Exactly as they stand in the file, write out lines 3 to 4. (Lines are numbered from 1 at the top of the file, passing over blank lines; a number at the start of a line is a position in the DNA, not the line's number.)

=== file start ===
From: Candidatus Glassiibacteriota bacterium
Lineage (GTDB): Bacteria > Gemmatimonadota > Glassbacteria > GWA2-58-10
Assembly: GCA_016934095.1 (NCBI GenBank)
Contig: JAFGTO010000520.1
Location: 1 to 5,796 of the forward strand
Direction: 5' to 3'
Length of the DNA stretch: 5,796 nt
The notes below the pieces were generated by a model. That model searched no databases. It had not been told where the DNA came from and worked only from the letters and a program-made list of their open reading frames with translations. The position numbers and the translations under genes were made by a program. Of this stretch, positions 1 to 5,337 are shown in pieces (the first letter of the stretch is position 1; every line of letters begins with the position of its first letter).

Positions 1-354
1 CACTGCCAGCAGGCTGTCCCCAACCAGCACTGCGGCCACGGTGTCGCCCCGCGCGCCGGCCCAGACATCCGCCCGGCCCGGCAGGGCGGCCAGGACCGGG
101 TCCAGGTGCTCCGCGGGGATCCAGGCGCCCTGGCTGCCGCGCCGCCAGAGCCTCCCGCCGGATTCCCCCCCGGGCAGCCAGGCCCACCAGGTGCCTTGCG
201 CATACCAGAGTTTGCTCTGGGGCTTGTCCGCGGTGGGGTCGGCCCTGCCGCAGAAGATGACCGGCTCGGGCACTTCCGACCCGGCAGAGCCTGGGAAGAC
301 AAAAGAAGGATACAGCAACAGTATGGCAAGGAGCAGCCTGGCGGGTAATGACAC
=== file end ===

Assembly: GCA_016934095.1 (NCBI GenBank)
Contig: JAFGTO010000520.1